Archive for the ‘interior design’ Category

Creating a vintage-feel bathroom

Sunday, May 10th, 2015

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Grey, vintage-inspired bathroomimage credit

No matter how many modern bathroom designs and features we’re exposed to now and in years to come, there’ll always be a special affection for traditional, vintage-feel bathrooms. These designs were, of course, modern once upon a time, so here are some products and styles that The Bath House Online believe to be key in helping create a real vintage-inspired bathroom.

roll-top bathtub in a vintage-inspired bathroomimage credit

Free-standing roll-top bath

The focal point of any traditional bathroom suite is more often than not the bathtub, and what could provide a more period look than a shiny free-standing bath with feet and a roll-top edge. With the bath interior extending out and overlapping the exterior before rolling back on itself to create a smooth, rounded edge, you know you have a bathtub worthy of any vintage bathroom. The addition of feet elevates the bathtub slightly off the ground as well and adds to the already traditional design, especially when matched with the taps.

pedestal basin in a vintage-inspired bathroomimage credit

Pedestal basin

There was a time when bathroom basins weren’t settled on a counter top with storage space underneath or hanging from a wall with no additional support. This was the time of pedestal basins; free-standing from the ground with all pipework hidden by a hollow yet solid looking plinth. These plinths, or pedestals, provide the same effect on basins as feet on bathtubs – not always a necessity but add a unique element of style that was so popular in years gone by. For that even more vintage feel, fit separate taps for hot and cold rather than one single mixer tap.

high-level cistern in a vintage-inspired bathroomimage credit

High-level cistern

Sometimes, practicality in the bathroom is key and a toilet that’s compact enough to almost be hidden away and blended into the background is the best option. Going back half a century, however, there must have been quite a different mentality when you consider the high-level cistern. The toilet bowl and seat are the same, but the actual cistern stands tall above the rest, connected by a thin pipe and a pull-chain dangling down. If a traditional wc is what you’re after for a vintage bathroom, they don’t come much more traditional than a high level cistern.

wooden floor & panelling in a vintage-inspired bathroomimage credit

Wood

Adding not just a vintage feel to your bathroom, but a warm, homely one too, wood remains a popular material choice for everything from floor to ceiling. Start with specially glazed wooden floorboards and match this particular tone of wood with other objects that eyes will be drawn to such as storage cabinets, intricately carved mirror frames and toilet seats. Right down to the finer details, wood maintains that effect; door handles and shelves may go unnoticed, but go a long way in contributing to the picture as a whole.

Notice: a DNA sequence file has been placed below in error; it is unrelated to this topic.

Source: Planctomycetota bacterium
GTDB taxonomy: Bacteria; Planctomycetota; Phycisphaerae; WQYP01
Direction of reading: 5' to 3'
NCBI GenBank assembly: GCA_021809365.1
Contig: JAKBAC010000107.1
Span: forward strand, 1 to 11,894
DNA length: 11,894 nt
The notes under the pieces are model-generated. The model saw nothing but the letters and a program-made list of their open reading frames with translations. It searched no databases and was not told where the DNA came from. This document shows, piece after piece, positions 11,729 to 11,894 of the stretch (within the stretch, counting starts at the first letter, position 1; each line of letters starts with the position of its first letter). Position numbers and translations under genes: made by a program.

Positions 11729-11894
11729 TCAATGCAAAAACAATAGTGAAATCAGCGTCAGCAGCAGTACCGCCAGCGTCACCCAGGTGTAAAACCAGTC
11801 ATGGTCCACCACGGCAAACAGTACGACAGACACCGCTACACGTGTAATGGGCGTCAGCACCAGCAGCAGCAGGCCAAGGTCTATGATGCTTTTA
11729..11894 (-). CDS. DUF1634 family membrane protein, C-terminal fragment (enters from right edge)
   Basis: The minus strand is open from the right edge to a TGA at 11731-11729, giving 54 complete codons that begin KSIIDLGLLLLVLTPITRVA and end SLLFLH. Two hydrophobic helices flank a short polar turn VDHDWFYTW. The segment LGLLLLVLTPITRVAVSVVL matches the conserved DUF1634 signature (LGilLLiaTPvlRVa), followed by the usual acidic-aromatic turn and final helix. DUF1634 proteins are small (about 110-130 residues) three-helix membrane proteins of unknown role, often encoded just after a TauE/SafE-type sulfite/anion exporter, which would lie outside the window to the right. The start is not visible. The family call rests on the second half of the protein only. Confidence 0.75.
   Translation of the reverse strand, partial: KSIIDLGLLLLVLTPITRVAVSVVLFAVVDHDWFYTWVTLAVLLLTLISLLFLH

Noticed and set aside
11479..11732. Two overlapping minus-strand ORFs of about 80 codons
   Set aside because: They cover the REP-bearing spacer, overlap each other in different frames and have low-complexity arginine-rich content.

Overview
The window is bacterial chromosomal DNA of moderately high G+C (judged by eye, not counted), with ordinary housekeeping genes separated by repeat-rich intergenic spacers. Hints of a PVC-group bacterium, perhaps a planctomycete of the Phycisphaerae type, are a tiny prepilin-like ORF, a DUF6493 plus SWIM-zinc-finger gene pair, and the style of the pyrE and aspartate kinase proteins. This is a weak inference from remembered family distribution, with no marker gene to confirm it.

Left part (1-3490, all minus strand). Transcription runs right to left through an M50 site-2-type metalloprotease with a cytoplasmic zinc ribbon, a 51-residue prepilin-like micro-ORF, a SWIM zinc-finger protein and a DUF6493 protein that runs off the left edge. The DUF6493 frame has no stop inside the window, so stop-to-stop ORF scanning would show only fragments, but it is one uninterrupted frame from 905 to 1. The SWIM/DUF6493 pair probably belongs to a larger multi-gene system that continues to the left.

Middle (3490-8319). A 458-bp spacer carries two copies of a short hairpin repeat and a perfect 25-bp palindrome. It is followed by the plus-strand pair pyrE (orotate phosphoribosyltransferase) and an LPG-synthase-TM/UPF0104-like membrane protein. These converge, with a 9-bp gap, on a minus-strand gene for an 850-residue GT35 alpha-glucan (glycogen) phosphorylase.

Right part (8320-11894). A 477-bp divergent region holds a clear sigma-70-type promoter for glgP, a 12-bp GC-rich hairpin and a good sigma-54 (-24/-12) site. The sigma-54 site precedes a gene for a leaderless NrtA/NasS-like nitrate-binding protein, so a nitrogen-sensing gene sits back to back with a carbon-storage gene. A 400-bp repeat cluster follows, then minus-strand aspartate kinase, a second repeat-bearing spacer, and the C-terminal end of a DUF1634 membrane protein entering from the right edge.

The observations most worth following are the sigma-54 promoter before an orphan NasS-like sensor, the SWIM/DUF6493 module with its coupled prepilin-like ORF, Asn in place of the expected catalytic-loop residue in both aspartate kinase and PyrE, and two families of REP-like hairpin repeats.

The Bath House Online has a fantastic range of affordable bathroom products perfect for creating your very own vintage bathroom. They house collections from many leading bathroom brands to cater for all sizes, styles and budgets.

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10 common underfloor heating questions answered

Sunday, April 5th, 2015

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lounge area with poured resin floor with underfloor heatingImage credit: Resin Floors North East

Underfloor heating can leave many people puzzled when it comes to ascertaining how they work and how they can benefit those who have them installed. Here we’ve taken the 10 most common questions concerning underfloor heating and provided the answers:

'How Underfloor Heating Works' diagram

  1. What are my options when it comes to underfloor heating?

There are two types of underfloor heating available, electric and wet. Electric underfloor heating consists of heat mats, packed with electric wires that warm up once connected to the mains electric supply and thermostat.

barn conversion loft bedroom with wood floor and underfloor heatingImage credit: William Beard Flooring

Wet underfloor heating utilises plastic pipes under the floor that heat up using warm water from the central heating system.

L-shaped sofa in front of a fire with Indian stone tiles with underfloor heatingImage credit: Llama Developments

  1. Where can I buy underfloor heating?

Your local DIY store probably stocks underfloor heating kits that you can pick up off the shelf, but we recommend that you speak to an expert, such as The Underfloor Heating Store and visit their showroom to witness the benefits of such a system for yourself.

kitchen underfloor heating

  1. How much does underfloor heating cost to install?

Prices vary depending on whether you opt for an electric or a wet system, but you can buy electric heat mat kits from £74.99 or a wet underfloor kit from £239.99. Then there’s the cost of installation, tools and labour for electricians and plumbers: put aside £400 as a starting point.

Tiled floor with underfloor heating in a bathroomImage credit: VIP Plumbing & Heating

  1. How much does underfloor heating cost to run?

This varies on the size of the room and the system used, but you are looking at an average cost of £248 per year, based on 25m underfloor heating running for four hours everyday for a year.

Bedrom with grey walls, tall feature window and wooden floor with underfloor heatingImage credit: Architecture Live

  1. Which underfloor heating system is best?

Both systems can heat the room to the same temperature. However, bear in mind that a wet system is cheaper to run than an electric even though it requires more work to install.